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Google: Self-driving car followed 'the spirit of the road' before accident

Google: Self-driving car followed 'the spirit of the road' before accident

The company says it accepts 'some' responsibility for Feb. 14 incident

Google today said it has learned a lot from the Feb. 14 accident involving one of its autonomous vehicles (AVs) -- especially about driving on busy arteries like the one where the incident took place.

The accident happened on Valentine's Day on El Camino Real, a wide boulevard consisting of three lanes in each direction that runs through Google's hometown of Mountain View, Calif.

According to a DMV accident report, the Lexus RX450h SUV controlled by Google's AV technology moved into the center of the right-hand lane and was struck by a city bus that was traveling about 15mph.

While the Lexus had a safety driver in it, the vehicle was in "autonomous mode" at the time. Just before the accident, the car was driving in the right lane toward an intersection and had signaled for a right turn. Sandbags surrounding a storm drain caused the vehicle to move left into the center of the wide lane.

"A public transit bus was approaching from behind. The Google AV test driver saw the bus approaching in the left side mirror, but believed the bus would stop or slow to allow the Google AV to continue," the accident report said. "Approximately three seconds later, as the Google AV was reentering the center of the lane, it made contact with the side of the bus."

While no injuries were reported, the Google AV sustained body damage to the left front fender, the left front wheel and one of its driver's-side doors, the accident report stated.

In a reply to Computerworld questions, Google said its fleet of AVs spend a lot of time on El Camino Real, a boulevard that has "hundreds of sets of traffic lights and hundreds more intersections."

Along with an in-house vehicle that has no steering wheel, Google has 23 Lexus RX450h SUVs performing test drives on California public roads. To date, the vehicles have logged more than 1 million miles, according to Google.

The company said testing on El Camino Real has helped it learn to navigate "a busy and historic artery," but "on Valentine's Day we ran into a tricky set of circumstances on El Camino...."

Most of the time Google's AVs drive in the middle of a lane but "when you're teeing up a right-hand turn in a lane wide enough to handle two streams of traffic, annoyed traffic stacks up behind you.

"So several weeks ago we began giving the self-driving car the capabilities it needs to do what human drivers do: hug the rightmost side of the lane. This is the social norm because a turning vehicle often has to pause and wait for pedestrians; hugging the curb allows other drivers to continue on their way by passing on the left," Google said. "It's vital for us to develop advanced skills that respect not just the letter of the traffic code but the spirit of the road."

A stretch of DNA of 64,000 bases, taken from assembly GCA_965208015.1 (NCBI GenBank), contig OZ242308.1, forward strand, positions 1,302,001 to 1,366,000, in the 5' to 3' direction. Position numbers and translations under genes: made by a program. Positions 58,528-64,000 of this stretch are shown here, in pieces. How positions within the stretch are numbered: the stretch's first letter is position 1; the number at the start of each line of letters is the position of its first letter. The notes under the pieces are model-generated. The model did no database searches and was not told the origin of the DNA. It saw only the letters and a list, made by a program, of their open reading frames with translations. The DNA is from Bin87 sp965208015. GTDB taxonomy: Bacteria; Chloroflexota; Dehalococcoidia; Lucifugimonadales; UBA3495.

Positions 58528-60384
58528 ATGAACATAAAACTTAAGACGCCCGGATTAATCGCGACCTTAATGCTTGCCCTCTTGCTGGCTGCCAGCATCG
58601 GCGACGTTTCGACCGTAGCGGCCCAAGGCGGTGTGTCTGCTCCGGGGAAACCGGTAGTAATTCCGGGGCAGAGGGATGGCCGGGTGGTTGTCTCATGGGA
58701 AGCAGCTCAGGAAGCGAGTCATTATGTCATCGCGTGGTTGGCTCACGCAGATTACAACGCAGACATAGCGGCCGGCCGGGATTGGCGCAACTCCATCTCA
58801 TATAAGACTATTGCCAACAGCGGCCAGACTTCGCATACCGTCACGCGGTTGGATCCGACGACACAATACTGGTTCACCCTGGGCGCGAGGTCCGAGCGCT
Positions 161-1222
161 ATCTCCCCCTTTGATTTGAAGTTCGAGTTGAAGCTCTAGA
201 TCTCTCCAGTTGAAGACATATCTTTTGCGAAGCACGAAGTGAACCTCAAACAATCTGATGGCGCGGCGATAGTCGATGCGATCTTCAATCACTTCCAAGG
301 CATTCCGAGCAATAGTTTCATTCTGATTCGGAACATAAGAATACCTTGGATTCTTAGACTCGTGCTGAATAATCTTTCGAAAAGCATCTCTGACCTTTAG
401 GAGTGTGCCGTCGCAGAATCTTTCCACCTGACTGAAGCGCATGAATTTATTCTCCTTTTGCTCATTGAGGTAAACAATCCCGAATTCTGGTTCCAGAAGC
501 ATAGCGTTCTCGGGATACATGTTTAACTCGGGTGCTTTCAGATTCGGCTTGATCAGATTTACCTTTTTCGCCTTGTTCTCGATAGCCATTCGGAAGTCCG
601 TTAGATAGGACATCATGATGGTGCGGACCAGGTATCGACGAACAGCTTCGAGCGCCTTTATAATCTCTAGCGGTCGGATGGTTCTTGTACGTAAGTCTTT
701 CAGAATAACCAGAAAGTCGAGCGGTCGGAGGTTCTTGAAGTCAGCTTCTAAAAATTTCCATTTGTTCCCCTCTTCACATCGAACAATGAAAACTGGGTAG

As the SUV approached the turn, it detected sandbags near a storm drain blocking its path, forcing it to stop. After waiting for some other vehicles to pass, the car -- still in autonomous mode -- began angling back toward the center of the lane at about 2 mph. That's when it crashed into the side of the bus.

"Our car had detected the approaching bus, but predicted that it would yield to us because we were ahead of it," Google said.

The test driver, who had been watching the bus in the mirror, also expected the bus to slow or stop, Google said, "and we can imagine the bus driver assumed we were going to stay put.

"Unfortunately, all these assumptions led us to the same spot in the lane at the same time. This type of misunderstanding happens between human drivers on the road every day," Google said.

This is the first time Google has acknowledged some responsibility for an accident involving one of its autonomous vehicles.

The accident, Google said, is a classic example of the negotiation that's a normal part of driving: "We're all trying to predict each other's movements.

"In this case, we clearly bear some responsibility, because if our car hadn't moved there wouldn't have been a collision. That said, our test driver believed the bus was going to slow or stop to allow us to merge into the traffic, and that there would be sufficient space to do that," the company added.

Google said it has reviewed this incident, as well as thousands of variations on it, in a driving simulator and made refinements to its AV software.

"From now on, our cars will more deeply understand that buses (and other large vehicles) are less likely to yield to us than other types of vehicles, and we hope to handle situations like this more gracefully in the future," Google said.

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